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Police officer spends his last day on patrol with his daughter who followed in his foosteps to become a cop
15 Aug | 12:43

A cop who has spent 30 years fighting crime this week walked the beat for the final time - alongside his daughter who followed in his footsteps to become a police officer.

Inspector Ronnie Lowes hangs up his baton today as he retires three decades after joining Northumbria Police as a teenager in 1989.

During that time he has worked all across the Force area including stints in Byker, Walker, Newcastle city centre and Gateshead.

He has arrested hundreds of criminals, helped secure convictions of some of the region's most hardened criminals and kept residents in his patch safe.

But perhaps his proudest achievement has come during his final day in uniform on Wednesday - as he got to walk the beat with his daughter for the very first time.

Inspired by his father's career in uniform, Sam Lowes had joined Northumbria Police when she was 19-years-old back in 2009.

She was assigned to his old stomping ground in Byker but the pair had never worked together during the nine years they shared on the Force.

On Wednesday they were able to walk the beat together for the first time and Ronnie has now said it was the perfect way to finish his career.

The father-of-two and grandfather-of-two said: "I've loved being a police officer and it is going to be very strange to not do it anymore as it is everything I have ever known.

"Don't get me wrong, I am going to enjoy my retirement but there's nothing quite like getting a positive result for a victim of crime or putting a dangerous criminal behind bars.

"You join the job because you want to make a difference and I would like to think that over the past 30 years I have had a positive impact in the place I've worked.

"Perhaps my biggest achievement is the influence I have had on Sam because it makes me so proud to see her following in my footsteps.

"She is a fantastic police officer and to be able to walk my old Byker patch with her on my last day was a perfect send-off and something I will cherish for the rest of my life.

"I have literally passed the baton on to her now and I hope she can enjoy her time at Northumbria Police as much as I have.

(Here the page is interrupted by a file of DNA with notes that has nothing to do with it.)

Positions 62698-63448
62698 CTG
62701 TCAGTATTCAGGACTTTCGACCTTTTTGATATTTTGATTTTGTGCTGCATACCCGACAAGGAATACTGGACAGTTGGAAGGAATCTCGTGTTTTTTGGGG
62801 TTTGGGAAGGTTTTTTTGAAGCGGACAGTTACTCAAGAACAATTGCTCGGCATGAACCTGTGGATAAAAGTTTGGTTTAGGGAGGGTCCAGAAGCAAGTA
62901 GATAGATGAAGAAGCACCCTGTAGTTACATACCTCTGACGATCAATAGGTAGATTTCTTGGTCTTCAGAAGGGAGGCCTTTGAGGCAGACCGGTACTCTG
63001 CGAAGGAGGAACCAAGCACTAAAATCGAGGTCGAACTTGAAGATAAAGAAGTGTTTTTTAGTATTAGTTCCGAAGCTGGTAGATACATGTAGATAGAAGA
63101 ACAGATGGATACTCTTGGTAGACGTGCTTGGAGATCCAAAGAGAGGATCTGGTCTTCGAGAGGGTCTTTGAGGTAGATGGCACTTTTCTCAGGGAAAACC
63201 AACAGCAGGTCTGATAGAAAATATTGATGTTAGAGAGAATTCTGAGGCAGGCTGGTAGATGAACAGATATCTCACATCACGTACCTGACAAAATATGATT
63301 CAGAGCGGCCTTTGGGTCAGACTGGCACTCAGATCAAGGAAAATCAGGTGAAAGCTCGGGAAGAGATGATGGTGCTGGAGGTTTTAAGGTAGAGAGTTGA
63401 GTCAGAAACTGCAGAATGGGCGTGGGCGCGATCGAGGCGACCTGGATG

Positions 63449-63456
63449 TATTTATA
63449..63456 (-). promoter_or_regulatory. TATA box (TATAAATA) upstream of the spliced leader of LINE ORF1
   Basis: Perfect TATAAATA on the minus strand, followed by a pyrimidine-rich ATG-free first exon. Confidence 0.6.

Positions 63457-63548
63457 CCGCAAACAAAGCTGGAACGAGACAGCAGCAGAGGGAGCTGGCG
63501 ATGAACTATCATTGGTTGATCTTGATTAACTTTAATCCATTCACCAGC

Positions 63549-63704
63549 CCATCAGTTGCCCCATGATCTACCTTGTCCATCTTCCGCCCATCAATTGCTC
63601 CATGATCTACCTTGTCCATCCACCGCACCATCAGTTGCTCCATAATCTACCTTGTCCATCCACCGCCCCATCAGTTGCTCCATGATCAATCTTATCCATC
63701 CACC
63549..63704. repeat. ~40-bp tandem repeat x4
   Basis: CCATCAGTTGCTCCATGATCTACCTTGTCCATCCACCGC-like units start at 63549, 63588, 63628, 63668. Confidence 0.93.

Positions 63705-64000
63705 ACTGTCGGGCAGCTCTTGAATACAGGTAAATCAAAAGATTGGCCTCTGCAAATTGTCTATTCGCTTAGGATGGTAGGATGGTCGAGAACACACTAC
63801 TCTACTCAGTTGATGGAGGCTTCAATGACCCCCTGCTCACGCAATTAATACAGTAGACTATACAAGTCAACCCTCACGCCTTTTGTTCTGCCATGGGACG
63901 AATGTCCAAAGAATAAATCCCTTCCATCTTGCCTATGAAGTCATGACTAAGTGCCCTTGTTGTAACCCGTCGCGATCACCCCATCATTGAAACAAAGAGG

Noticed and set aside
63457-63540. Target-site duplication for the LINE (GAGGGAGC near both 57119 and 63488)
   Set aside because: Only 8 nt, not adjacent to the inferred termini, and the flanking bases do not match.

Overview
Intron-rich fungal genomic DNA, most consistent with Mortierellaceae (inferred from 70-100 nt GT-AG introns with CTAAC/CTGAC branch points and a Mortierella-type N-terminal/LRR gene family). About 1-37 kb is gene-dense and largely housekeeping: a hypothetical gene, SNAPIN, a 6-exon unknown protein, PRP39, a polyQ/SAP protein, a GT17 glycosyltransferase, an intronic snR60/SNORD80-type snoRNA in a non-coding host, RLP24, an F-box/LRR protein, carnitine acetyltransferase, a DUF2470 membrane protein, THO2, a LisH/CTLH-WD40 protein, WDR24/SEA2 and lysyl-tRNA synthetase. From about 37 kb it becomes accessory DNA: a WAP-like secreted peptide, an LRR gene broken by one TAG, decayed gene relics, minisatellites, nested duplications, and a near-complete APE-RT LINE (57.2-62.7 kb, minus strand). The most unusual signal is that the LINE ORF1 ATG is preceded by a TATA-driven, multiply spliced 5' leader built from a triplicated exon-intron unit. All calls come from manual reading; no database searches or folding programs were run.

"They say that policing is like one big family so even though I'm retiring from the Force there are going to be plenty of people looking out for her."

Sam currently works as a Police Constable in the Newcastle East Neighbourhood Policing Team and patrols across Walker and Byker.

It is the same patch that her dad worked for nearly 20 years and she says she has always viewed him as a role model.

The 29-year-old said: "It is a bit surreal that I am walking the same beat that my dad did and I know I've had big shoes to fill.

"I have pictures of the two of us when I was a baby with him in his police uniform and I think growing up around that did make me want to become a police officer.

"My dad has always been there for advice during my career but I've been doing this for nearly a decade now and I am so proud to be working his old patch.

"It is probably a good thing that we never worked together as we would be at each other's throats but it was nice to finally go on patrol together.

"I am really proud of everything he has achieved and he has been a fantastic role model for me during my career and I know he will still be there if I need any advice."

Ronnie joined Northumbria Police as a 24-year-old in 1989 and was first stationed in North Shields where he worked as a response officer for six years.

He then worked Newcastle city centre as a beat officer before passing his detective course and becoming a part of Central CID at Market Street Police Station.

Ronnie was promoted to Sergeant in 2004 and worked in Byker and Gosforth before earning another promotion in 2007.

The rest of his career saw him work in CID, neighbourhoods and response police across Newcastle before finishing his career as the Neighbourhood Inspector in Whickham.

Chief Constable Winton Keenen met with Ronnie on his final day in the job and praised him for his service to Northumbria Police over the last 30 years.

He said: “Ronnie has dedicated most of his life to Northumbria Police and he is definitely going to be a loss to the organisation.

“He is a great character to have around the station and I know he will be widely missed by his colleagues both past and present.

“It is wonderful that he has been able to work his final shift alongside his daughter and I hope it is a memory they will cherish.”

If you are interested in a career with Northumbria Police then visit the careers section of the Force’s website.

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